> granularity (part) of memory,


Sorry, that's incorrect. See 1.7/1 (byte defined as fundamental
storage unit), 3.9/2 (effective equivalence of bytes and chars wrt.
copying PODs) and 5.3.3/1 (sizeof yields the number of bytes, sizeof
char is 1).

--
A: Because it messes up the order in which people normally read text.
Q: Why is it such a bad thing?
A: Top-posting.
Q: What is the most annoying thing on usenet and in e-mail?
 
Reply With Quote
 
Mike Wahler
Guest
Posts: n/a
 
      01-17-2007

"Grizlyk" <(E-Mail Removed)> wrote in message
news:(E-Mail Removed) ups.com...
> Philipp Reh write:
>
>> > If they are both 4 bytes then they can both hold 2^32. The difference
>> > between int and long depends on the type of processor. On many
>> > processors today they are exactly the same.
>> >

>>
>> That is not true. C++ defines a byte in terms of the size of a character
>> which must be at least 8 bits.
>> The meaning of "4 bytes" thus is 4 times the size of char which doesn't
>> have to equal 32 bits in size.

>
> It seems to me, that there is no keyword "byte" in C++ programs.


No, the keyword is 'char'. The standard (IEC 14882) defines 'char'
as being a byte.

> Outside of C++, most people treat bit as bit


A bit is a bit.

>and byte as 8 bit - fixed


That's not always true. The proper term for an eight-bit object
is 'octet'.

> size of "byte" is more useful, because a man can understand concrete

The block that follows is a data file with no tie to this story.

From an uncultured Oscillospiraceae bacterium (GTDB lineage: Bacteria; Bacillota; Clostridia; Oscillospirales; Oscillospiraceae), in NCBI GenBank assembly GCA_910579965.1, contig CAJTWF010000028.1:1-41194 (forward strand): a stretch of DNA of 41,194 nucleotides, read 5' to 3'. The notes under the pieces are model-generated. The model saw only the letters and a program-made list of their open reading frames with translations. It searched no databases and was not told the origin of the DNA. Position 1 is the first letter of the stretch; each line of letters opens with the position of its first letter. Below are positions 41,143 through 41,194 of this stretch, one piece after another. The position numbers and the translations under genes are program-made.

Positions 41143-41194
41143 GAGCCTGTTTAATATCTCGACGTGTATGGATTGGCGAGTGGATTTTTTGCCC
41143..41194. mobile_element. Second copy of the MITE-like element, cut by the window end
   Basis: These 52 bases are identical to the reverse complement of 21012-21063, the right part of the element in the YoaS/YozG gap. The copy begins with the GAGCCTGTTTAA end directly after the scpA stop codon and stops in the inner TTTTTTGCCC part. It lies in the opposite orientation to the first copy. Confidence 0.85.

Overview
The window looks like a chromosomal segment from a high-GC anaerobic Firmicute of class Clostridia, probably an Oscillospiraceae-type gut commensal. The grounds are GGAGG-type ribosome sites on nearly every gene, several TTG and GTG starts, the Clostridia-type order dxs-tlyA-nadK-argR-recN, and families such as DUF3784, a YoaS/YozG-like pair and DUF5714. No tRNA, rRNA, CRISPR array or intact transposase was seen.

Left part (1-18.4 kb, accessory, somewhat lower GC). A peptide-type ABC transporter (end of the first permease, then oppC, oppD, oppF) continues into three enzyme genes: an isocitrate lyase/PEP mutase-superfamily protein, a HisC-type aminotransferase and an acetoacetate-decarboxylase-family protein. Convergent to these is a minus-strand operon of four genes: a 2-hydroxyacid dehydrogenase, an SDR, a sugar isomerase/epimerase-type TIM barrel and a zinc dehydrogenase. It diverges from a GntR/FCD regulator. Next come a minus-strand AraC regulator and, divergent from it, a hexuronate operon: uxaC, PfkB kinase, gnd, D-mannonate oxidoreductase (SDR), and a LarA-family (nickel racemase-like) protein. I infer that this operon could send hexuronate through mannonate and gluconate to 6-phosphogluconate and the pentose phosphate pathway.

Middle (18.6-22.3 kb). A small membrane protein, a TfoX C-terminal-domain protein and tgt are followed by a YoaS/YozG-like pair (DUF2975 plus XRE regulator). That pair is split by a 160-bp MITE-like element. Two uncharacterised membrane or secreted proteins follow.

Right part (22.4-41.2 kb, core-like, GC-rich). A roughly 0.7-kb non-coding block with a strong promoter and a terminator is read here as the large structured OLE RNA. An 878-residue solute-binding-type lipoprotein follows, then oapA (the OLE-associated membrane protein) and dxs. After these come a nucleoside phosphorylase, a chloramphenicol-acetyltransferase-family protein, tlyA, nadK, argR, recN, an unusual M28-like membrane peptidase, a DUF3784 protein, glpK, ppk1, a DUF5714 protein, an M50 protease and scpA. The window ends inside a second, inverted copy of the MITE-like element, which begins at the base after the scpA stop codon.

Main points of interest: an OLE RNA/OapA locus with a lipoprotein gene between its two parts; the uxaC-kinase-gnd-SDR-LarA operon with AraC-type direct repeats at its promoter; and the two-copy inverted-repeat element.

> size of memory in bits.


Except that each platform defines what 'concrete' is.

> I think "byte" is language independent system


It's platform dependent. Some use different size bytes than others.
that's why we have the 'CHAR_BIT' macro (and
std::numeric_limits<char>::digits)

> independent memory size, similar to "bit".
>
> But C++ "char" is not a "byte". C++ "char" is minimal system depended
> granularity (part) of memory,


Both C and C++ define 'char' as meaning *exactly* 'byte', whatever
the size of a byte on the host platform happens to be. However, both
languages require that the size of a char (i.e. byte) be at least eight
bits.

So on any system, regardless of how many bits in a byte, sizeof(char) == 1.
Always.

-Mike


 
Reply With Quote
 
Grizlyk
Guest
Posts: n/a
 
      01-17-2007

Alf P. Steinbach wrote:

> Yep, that's the old "eat dung" argument, that twenty zillion flies can't


No, it is not "eat dung". Ii is standard international (SI) measure of
information or storage capacity, used by most people in practical
cases, similarly to meter or second.

> > But C++ "char" is not a "byte". C++ "char" is minimal system depended
> > granularity (part) of memory,

>
> Sorry, that's incorrect. See 1.7/1 (byte defined as fundamental
> storage unit), 3.9/2 (effective equivalence of bytes and chars wrt.
> copying PODs) and 5.3.3/1 (sizeof yields the number of bytes, sizeof
> char is 1).


You are right formally, but fortunatelly, the part of standard can be
silently ignored at practical cases, as well as we can silently ignore